Jonathan Demme was one of the brightest spots of filmmaking in the 1980’s. Like early Spielberg, his sensibilities for Americana were funky but authentic. He liked weird people, but not in an ironic or grotesque way. He loves people, and it shows in every bit of his casting. Though the academy would reward him for The Silence of the Lambs, and unintentionally turn him into a serious director for a while, his loosey-goosey charms were never more apparent than in Something Wild, which the Criterion collection has released. It stars Jeff Daniels and Melanie Griffith, and introduced the world to Ray Liotta. Check out our review of the film on Blu-ray after the jump.
Jeff Daniels stars as Charlie Driggs, a guy eating lunch decides to dine and dash. This gets the attention of Lulu (Melanie Griffith), who offers him a lift back to work after shaking him up for catching him. Instead of taking him to work, she takes him to a motel for some frisky sex. He’s nervous about blowing off work after getting a big promotion, and nervous about using his company credit cards, and generally twitchy, but still nice and charming. He’s also keeping a secret from Lulu, who later reveals her real name is Audrey. She’s kidnapped him to go to her ten-year High School reunion, which is where they meet Ray (Ray Liotta). Ray’s with Irene (Margaret Colin), and asks them out for drinks. There her big secret is revealed, and the stakes rise.
Working from E. Max Frye’s script, Demme makes magic – but talking about the plot of the film is unfair for a number of reasons. One of the great pleasures of the film is watching it unfold, and to spoil those twists is just rude. The movie has several great tone shifts throughout as it navigates its narrative, and the pleasure is watching the film go to surprising – though tonally set-up – places. And one of the great pleasures is watching the cast interact with the supporting players. From Demme regulars Charles Naiper and Tracey Walter, to directors like John Sayles and John Waters, to novices like Steve Scales (best known as one of the touring musicians with Talking Heads) to Emma Byrne (David’s Mom), the movie is loaded with people who pop in their scant screen time. When they warm to characters, you can feel it, and that does wonders. You’re invested in their journey, and their odd pairing. The start of the film is a meet cute, and this is a screwball comedy, but one of a singular vision, one that eschews cuteness for quirkiness, but the right kind of quirky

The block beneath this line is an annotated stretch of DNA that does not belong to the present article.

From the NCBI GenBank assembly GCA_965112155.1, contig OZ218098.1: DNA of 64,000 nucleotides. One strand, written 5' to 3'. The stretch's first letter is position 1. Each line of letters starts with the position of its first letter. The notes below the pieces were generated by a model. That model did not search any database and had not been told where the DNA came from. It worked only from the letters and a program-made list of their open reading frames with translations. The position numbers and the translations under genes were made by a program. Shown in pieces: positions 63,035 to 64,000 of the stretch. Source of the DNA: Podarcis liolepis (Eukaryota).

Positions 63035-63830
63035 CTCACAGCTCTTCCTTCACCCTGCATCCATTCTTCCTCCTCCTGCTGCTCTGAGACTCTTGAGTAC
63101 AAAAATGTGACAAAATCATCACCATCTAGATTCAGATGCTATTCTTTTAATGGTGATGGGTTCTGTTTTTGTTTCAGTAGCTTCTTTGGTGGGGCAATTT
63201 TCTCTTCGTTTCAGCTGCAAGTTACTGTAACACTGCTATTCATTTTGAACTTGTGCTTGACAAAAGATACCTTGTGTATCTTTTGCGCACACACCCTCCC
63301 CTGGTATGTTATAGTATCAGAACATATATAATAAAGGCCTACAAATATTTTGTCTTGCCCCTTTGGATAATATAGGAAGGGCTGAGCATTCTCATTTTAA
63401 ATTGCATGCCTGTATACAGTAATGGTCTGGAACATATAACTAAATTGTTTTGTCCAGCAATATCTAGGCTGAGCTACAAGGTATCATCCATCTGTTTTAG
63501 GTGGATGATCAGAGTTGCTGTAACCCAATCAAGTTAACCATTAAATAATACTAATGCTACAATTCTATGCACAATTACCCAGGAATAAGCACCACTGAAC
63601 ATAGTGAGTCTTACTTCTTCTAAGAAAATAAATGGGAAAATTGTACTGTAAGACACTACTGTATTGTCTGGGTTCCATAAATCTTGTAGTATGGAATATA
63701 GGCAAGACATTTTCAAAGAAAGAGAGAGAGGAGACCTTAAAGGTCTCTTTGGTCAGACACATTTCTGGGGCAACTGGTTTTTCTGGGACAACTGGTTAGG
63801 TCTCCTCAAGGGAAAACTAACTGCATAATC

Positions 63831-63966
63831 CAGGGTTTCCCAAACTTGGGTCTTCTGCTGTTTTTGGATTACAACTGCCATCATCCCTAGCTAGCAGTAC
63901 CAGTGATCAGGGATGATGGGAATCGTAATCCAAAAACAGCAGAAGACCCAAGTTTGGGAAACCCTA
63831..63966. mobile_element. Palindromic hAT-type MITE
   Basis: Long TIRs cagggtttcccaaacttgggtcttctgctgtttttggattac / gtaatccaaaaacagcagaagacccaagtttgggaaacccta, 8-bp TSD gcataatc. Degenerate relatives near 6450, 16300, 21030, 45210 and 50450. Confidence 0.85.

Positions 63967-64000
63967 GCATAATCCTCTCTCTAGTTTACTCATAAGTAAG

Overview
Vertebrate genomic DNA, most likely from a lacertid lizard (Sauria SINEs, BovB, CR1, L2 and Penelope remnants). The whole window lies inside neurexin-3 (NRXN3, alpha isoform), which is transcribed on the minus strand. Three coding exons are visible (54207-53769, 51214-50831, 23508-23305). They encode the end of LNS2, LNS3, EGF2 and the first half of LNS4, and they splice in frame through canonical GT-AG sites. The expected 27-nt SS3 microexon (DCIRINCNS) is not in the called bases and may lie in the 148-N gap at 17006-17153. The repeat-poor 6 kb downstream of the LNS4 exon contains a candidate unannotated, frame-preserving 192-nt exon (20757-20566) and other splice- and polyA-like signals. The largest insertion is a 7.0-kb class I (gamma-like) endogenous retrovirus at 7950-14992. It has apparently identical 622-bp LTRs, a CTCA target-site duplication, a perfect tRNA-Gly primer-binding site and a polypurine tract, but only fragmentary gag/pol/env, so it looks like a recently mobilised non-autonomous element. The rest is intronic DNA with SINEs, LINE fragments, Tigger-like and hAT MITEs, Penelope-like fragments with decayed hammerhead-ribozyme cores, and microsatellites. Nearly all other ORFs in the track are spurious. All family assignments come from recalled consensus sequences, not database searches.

Watching the film again, it’s hard not to note that Melanie Griffith has never been cast so well. She’s hot in this movie, all slinky sex in a Louise Brooks-based bob, and offers the sort of dangerous sex that is inherently appealing, but the babydoll-trouble sheen also plays well into the character’s other side, the wounded bird who needs someone like Charlie to keep her from drowning. But then also Jeff Daniels was an actor to behold in the 1980’s. He’s still a great leading man, but his work here is career-best. He manages to both be that corporate asshole, and show the person beneath. He’s got some rebel in him, but he’s also out of his depth doing anything beyond a simple misdemeanor. And if Demme’s touch is never overhwhelming in terms of the camera placement or anything so obvert, it’s his ability to cast and get these great performances that marked him as a major talent.
It’s nice to see Criterion release this and Blow Out in quick succession. Both Demme and De Palma are – sadly – polarizing artists who should be championed as some of the greatest directors of their times. Something Wild is so small and so contained that it may not come across as a masterpiece on first glance, but that’s what makes it so great.
The Criterion collection Blu-ray presents the film in widescreen (1.78:1) and in DTS-HD 2.0 Stereo surround. Extras consist of an interview with director Jonathan Demme (33 min.) and writer E. Max Frye (9 min.). Demme’s talk is as deep as most commentaries and covers all the terrain you’d want him to single out. Watching the film Jeff Daniels gives one of the finest readings of the line “I’m fucked” ever put to screen and I was happy to see Demme single it out as well. He also covers the great casting, and virtually everything you could want to know about the film. The Frye interview gives Demme a lot of credit, and Frye talks about how they mostly shot what he wrote. And if I haven’t given him enough credit in this review – he deserves it. It’s a great script. The film’s theatrical trailer is also included.